BACKSTORY: African Liberty’s Phumlani Majozi
We question Phumlani Majozi, senior fellow at African Liberty, on his top tip for doing a deal, his biggest regret and the one investment he wishes he’d made earlier
What’s your one top tip for doing a deal?
Consult. Hear what others close to you and whom you trust, think of the deal.
What was your first job?
I was a garden boy. Believe me!
How much was your first pay cheque, and how did you spend it?
I think it was R60. I used it to pay for my bus ticket to Rhodes University — where I had enrolled for a BCom degree.
What was the one thing you wish somebody had told you when you were starting out?
That self-confidence is crucial in the business environment — one will struggle to succeed without it.
What’s the most interesting thing about you that people don’t know?
I work for arguably the world’s top historian — Niall Ferguson. Google him. He’s a wonderful man.
What have you most enjoyed/disliked about lockdown?
I’ve enjoyed the flexibility. Sometimes I can jog or walk during lunch-time — that wasn’t possible when I worked from the office. What have I disliked? Being unable to see the people I used to see every day. I miss seeing and talking to my colleagues in person.
What, if anything, would you have changed about SA’s approach to lockdown?
I think the initial lockdowns should have been targeted and regional. I also think they have been kept for too long — causing enormous damage to livelihoods.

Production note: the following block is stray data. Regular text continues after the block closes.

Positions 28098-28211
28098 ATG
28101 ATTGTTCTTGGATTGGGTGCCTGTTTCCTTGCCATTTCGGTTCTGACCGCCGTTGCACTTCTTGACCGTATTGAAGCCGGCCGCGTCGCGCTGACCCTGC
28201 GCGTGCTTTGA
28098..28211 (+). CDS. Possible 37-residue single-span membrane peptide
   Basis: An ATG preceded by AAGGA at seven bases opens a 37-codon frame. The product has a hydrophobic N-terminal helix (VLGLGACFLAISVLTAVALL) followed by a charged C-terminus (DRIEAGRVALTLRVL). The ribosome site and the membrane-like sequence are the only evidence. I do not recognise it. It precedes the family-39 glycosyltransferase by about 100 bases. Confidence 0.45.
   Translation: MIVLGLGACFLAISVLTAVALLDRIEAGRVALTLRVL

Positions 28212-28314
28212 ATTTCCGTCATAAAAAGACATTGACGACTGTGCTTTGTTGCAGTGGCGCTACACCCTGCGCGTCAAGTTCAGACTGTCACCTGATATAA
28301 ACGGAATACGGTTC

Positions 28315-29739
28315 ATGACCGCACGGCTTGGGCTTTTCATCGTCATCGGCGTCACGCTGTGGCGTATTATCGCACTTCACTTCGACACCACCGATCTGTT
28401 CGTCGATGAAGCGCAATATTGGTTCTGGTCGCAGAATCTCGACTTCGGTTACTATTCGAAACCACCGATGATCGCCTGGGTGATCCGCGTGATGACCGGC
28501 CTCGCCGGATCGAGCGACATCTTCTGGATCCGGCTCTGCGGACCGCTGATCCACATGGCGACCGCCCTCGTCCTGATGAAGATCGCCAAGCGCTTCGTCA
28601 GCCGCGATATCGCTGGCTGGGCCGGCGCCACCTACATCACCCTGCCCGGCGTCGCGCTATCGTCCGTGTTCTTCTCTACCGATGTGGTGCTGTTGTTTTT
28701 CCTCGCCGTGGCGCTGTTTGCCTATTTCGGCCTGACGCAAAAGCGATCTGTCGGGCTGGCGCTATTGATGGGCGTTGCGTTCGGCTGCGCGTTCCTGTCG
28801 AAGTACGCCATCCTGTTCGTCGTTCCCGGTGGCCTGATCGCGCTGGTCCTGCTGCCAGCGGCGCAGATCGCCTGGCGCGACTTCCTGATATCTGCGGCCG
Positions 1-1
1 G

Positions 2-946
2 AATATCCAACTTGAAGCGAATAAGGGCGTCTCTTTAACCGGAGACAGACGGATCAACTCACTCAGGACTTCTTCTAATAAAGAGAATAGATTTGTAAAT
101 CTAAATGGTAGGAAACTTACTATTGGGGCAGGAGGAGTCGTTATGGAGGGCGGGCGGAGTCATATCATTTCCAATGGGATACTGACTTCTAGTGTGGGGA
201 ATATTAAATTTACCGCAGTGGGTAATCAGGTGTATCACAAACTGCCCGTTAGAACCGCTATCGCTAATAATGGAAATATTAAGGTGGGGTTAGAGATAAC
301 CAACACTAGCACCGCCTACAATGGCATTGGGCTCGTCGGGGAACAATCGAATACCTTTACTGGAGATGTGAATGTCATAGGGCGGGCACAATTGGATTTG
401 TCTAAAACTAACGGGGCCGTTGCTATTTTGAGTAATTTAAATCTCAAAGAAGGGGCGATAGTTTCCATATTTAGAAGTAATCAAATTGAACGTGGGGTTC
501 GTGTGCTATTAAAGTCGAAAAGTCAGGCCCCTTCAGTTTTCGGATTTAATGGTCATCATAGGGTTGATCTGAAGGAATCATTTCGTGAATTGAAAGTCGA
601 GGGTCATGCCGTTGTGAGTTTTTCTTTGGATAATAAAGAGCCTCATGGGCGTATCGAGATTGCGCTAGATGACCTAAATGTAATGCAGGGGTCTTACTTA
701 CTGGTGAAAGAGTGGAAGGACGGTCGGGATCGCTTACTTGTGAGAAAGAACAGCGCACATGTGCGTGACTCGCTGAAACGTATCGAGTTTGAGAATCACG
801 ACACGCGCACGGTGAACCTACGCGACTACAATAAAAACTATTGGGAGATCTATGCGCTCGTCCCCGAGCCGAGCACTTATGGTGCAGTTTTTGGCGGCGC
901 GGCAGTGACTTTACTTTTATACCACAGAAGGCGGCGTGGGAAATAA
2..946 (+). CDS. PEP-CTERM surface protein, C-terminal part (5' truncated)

What is your biggest regret?
Dropping out of French school back in 2013. I loved, and still love, the French language. I’d be far now. I travel the world as often as I can — and a strong command of French would have been very helpful.
What is the one investment you wish you had made, or made earlier?
Anything US tech is clearly the best, or would have been the best, investment in the past 10 years.
What do you consider the most overrated virtue?
I think "hope". Wishing gets us nowhere. We have to take action — and get things done.
What is something you would go back and tell your younger self that would impress them?
My commentary on SA has been quoted by Time magazine — and I have appeared on BBC World News as a commentator.
If you were Cyril Ramaphosa, what would you change, or do, tomorrow?
I would definitely take on the fight against labour unions, who are pushing back against pro-market reforms.
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